clock menu more-arrow no yes

Filed under:

With late start to fall term, some local universities learn from others’ COVID mistakes

DePaul, Northwestern and the University of Chicago have all closely watched the experience of other schools that brought students back last month.

Alyssa Isberto, a senior studying economics at DePaul University, poses for a picture at DePaul University in Lincoln Park Friday afternoon, Sept. 11, 2020. | Pat Nabong/Sun-Times
Alyssa Isberto, a senior studying economics at DePaul University, will only be on campus for work this fall since all her classes and extracurriculars are virtual. DePaul, which is on quarters, began class Sept. 9.
Pat Nabong/Sun-Times

For a small subset of local universities with later fall start dates than many schools around the country, waiting to mid- to late-September has had an added benefit this year.

The ever-changing nature of the coronavirus pandemic has rendered every additional day critical to adapting their fall plans, and allowed them to learn from the experience of universities that started last month, according to these schools.

“We always said we were going to follow developments up until the day we started,” said Luke Figora, senior associate vice president and chief risk and compliance officer at Northwestern University. “We saw a number of different things, developments at colleges and universities across the country having some challenges.”

Northwestern, DePaul University and the University of Chicago all follow academic quarters, with start dates ranging from Sept. 9 at DePaul to Sept. 29 at UChicago. These later start dates have allowed schools to glean lessons from other universities in Chicago and across the nation, drawing insight from their COVID-19 responses and adjusting accordingly.

On Aug. 28, just shy of three weeks before Northwestern’s start of classes Sept. 16, the university announced it was recommending all freshmen and sophomores not return to campus to greatly lower the number of students in residence halls and school buildings.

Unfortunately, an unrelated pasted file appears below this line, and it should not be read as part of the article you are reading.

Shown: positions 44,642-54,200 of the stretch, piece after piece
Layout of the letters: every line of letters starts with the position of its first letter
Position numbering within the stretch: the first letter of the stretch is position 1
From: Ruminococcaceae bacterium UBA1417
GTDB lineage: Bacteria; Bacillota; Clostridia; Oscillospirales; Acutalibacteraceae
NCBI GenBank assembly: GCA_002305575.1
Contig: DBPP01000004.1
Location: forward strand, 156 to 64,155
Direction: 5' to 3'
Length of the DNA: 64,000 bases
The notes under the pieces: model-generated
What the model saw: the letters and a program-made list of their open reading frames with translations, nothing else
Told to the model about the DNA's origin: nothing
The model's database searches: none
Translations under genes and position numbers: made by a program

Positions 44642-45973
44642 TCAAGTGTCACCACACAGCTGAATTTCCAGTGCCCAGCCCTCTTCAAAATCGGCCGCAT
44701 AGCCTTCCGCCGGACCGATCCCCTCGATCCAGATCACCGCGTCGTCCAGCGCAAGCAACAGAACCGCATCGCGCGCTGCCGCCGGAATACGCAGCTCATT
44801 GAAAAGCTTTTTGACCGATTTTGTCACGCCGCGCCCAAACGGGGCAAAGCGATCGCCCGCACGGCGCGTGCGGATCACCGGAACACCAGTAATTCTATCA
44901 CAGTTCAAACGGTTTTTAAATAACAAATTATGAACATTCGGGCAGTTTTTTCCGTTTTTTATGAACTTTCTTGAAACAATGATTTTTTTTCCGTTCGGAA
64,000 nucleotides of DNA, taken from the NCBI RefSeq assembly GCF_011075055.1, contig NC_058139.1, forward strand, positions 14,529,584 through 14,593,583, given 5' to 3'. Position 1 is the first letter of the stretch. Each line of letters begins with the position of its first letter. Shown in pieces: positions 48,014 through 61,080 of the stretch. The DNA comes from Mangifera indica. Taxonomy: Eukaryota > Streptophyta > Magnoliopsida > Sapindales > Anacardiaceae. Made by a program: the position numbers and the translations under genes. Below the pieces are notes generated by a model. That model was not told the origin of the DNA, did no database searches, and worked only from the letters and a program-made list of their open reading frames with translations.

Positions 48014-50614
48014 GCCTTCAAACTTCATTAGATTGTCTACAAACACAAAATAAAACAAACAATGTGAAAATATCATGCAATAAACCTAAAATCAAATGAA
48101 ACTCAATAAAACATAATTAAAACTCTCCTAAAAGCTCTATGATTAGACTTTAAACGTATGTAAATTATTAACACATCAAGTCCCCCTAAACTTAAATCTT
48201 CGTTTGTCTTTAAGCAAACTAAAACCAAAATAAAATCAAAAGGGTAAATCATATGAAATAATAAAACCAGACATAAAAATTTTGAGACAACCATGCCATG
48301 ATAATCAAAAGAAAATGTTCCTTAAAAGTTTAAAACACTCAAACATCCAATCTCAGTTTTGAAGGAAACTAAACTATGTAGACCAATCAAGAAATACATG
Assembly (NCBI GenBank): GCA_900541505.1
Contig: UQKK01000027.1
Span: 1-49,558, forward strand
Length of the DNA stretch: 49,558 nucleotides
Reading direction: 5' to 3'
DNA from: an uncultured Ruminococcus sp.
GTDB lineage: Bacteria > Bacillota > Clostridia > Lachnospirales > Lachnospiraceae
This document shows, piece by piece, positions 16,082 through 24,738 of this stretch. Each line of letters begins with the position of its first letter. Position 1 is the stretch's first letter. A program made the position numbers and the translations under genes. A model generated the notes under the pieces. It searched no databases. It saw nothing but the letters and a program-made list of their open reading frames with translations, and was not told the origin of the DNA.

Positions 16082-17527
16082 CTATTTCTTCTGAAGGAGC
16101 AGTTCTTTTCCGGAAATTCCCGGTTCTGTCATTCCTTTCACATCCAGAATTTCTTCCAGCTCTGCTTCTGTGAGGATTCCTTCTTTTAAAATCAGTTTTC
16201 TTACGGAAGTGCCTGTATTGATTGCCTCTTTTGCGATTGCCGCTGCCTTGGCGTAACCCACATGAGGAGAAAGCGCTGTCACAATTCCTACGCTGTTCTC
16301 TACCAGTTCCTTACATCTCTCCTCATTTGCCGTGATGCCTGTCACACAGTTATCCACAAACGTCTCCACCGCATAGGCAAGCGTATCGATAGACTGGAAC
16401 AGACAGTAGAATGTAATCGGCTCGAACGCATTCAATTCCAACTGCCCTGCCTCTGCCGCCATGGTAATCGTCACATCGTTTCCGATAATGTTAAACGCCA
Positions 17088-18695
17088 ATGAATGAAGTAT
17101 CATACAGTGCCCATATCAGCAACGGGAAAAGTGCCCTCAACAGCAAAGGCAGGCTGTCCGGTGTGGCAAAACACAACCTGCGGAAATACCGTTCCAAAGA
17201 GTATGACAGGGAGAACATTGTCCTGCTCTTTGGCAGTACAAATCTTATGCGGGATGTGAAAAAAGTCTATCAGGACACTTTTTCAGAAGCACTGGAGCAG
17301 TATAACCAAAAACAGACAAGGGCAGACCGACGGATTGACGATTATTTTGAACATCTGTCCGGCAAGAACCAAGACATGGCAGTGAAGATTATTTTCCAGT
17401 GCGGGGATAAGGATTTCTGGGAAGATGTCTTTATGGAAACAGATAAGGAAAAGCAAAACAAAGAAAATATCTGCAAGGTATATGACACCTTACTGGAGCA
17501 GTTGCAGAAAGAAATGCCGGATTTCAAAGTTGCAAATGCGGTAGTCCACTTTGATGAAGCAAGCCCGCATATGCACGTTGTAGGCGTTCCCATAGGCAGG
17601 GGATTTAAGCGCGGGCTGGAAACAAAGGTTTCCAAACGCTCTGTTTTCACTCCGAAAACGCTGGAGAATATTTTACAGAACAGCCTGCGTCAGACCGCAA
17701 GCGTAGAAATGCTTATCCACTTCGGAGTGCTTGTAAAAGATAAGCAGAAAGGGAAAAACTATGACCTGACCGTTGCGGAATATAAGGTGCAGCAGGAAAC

Figora told the Sun-Times that university officials made the decision a day earlier, conclusing that the move was necessary in light of “headlines of thousands of kids in quarantine” at other schools, as well as a rising number of COVID-19 cases in Illinois and suburban Cook County.

At the University of Illinois at Urbana-Champaign, more than 700 people tested positive between Aug. 24 and Sept. 2, with 95% of those cases among students. The state’s flagship school, with a twice-weekly mandatory testing plan, had been a model for higher education institutions across the country.

Northwestern originally provided students the choice of whether they felt comfortable returning to campus, Figora said, but not enough students opted for staying home to sufficiently reduce the density of students on campus.

“As we saw numbers start to true up, it didn’t create as much de-densification in the undergraduate population,” Figora said. “It became more clear to us that having fewer students on campus would be helpful to navigate this storm.”

UChicago Provost Ka Yee C. Lee also noted that officials were drawing lesson from other schools in an Aug. 26 announcement laying out testing, contact tracing and isolation frameworks for the fall.

“We will continue to assess the pandemic as it evolves to determine whether we need to change course,” Lee said in the announcement. “We are also closely monitoring the experiences of other universities — their challenges as well as successes in returning to campus.”

‘Completely dead’

DePaul senior Alyssa Isberto visited campus for work Tuesday on the eve of the first day of classes. With all her classes and extracurriculars online, Isberto’s job is the only thing bringing her to campus. The 21-year-old typically commutes to campus from Skokie, she said.

Campus was “completely dead” Tuesday, Isberto said, with communal couches replaced by single seats and sparse numbers of students walking around.

“It’s so different from what I was used to,” said Isberto, who is also student body president. Still, “I missed it, I’m not going to lie.”

Isberto has served on the student engagement committee of the Restarting Campus Operations Task Force this summer. Even starting a couple weeks later than other universities has allowed DePaul to evaluate what is — and isn’t — working at other schools, Isberto said.

The school has doubled down on a campus pledge encouraging students not to host or attend parties, Isberto said, referencing a spike in coronavirus cases at the University of Notre Dame following an off-campus party.

“We all have friends from other schools — Loyola UIC, Northwestern,” Isberto said. “When we talk to one another and other students, seeing how their university is doing with their COVID-19 response, when we like a certain idea, we see if it can get implemented at DePaul.”